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Farmingdale's attempt at 'world's largest' human shamrock canceled 

The city of Elmira, New York attempted to

The city of Elmira, New York attempted to beat the Guinness World Record for the largest human shamrock on March 17, 2019.  Credit: James B. Gensel

Farmingdale's attempt to beat the Guinness World Record for the largest human shamrock at Howitt Middle School's football field has been canceled by organizers amid coronavirus concerns. 

"There is nothing more important to us than the health and well-being of our community," said Joe Fortuna, co-founder of The Nutty Irishman and 317 Main Street. The event was previously set for Saturday, March 14 at 3 p.m., in a celebration of St. Patrick's Day. 

"The cancellation comes following the heightened concern of community spread of the coronavirus, COVID-19, alongside the Centers for Disease Control and Prevention (CDC) recent guidance to avoid large crowd gatherings," an emailed statement read. 


Proceeds ($10 per participant) were set to go to the St. Baldrick’s Foundation, which raises money for pediatric cancer research and development.  

“We are going to have a big shamrock painted on the field which people can fill in,” Nutty and 317 co-owner Kevin Cleary said in advance of the event's cancellation. Participants were to be given a green poncho. "You must put the poncho on and work your way through to fill out the shamrock.”

The current record is held by Blackrock College in Dublin, Ireland, which drew 815 people on March 6, 2013. “The goal is to get between 1,200-1,500 people,” said Cleary. “We are trying to put Farmingdale on the map."


In order to officially get in the Guinness Book of World Records, organizers making an attempt would be required to fill out an application prior to an event. Then comes a 27-page document of specific instructions that would have to be followed as to how the activity must be captured.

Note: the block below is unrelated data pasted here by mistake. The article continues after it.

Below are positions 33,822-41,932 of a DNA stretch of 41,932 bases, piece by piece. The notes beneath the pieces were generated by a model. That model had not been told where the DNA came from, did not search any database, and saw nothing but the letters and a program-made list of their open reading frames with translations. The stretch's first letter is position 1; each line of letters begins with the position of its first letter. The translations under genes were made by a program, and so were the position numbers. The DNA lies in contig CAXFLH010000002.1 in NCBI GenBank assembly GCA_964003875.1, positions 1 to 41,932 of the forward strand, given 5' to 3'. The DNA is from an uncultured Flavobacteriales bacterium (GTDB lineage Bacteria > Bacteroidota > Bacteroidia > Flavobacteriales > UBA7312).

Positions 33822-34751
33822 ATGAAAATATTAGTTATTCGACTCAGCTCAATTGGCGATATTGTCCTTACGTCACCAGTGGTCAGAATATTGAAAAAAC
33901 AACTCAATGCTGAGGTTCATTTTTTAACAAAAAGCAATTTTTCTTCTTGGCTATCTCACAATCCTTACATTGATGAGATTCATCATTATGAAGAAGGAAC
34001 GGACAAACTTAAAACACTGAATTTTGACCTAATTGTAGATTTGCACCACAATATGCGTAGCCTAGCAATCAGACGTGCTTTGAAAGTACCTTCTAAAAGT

“Everything needs to be recorded. There must be video and photo evidence throughout the entire day,” said Cleary. “You also need two third-party witnesses to sign off on various documents and proof of how you are counting the people.”

Rob Madden, a certified commercial drone pilot, planned to fly his DJI Mavic 2 Pro above the field to capture the entire scope of the event.

Documented material would need to be sent to Guinness to be analyzed for a determination on whether the record was beaten or not.


A massive effort to beat the human shamrock record was made last year in the city of Elmira in upstate New York. Despite drawing 1,200 people, the attempt was snagged on a technicality. 

“There were spaces in our shamrock,” said Elmira mayor Dan Mandell. “If you look at the photos there are some, one area is more densely filled. They said that it didn’t qualify. We had to condense it. The rules are the rules.”

Jennifer Herrick, executive director of Elmira Downtown Development said the city planned to try again on Sunday, March 15 -- this time with no gaps and extra gear. "We drew 1,200 people, but turned away another 300 because we didn’t have enough ponchos,” she said.

Regardless of the competition, Farmingdale was geared up to complete the task.

“This village has so much spirit, I think we will do it without a doubt,” said Farmingdale mayor Ralph Ekstrand, ahead of the cancellation. “Dalers can do anything.”

Ekstrand even reached out to Mandell to broker a bet between the two communities. 

“I want to do a little friendly wager with the mayor of Elmira. Maybe a bushel of upstate apples for a case of Farmingdale-brewed beer from Lithology,” said Ekstrand. “Who knows, we may become sister villages.”

In fact, a third attempt was set to take place in Willoughby, Ohio on Sunday, March 15 as well.

“We figured we were going to feel some type of pinch from other communities this year,” said Herrick. “A little healthy competition doesn’t hurt anybody.”

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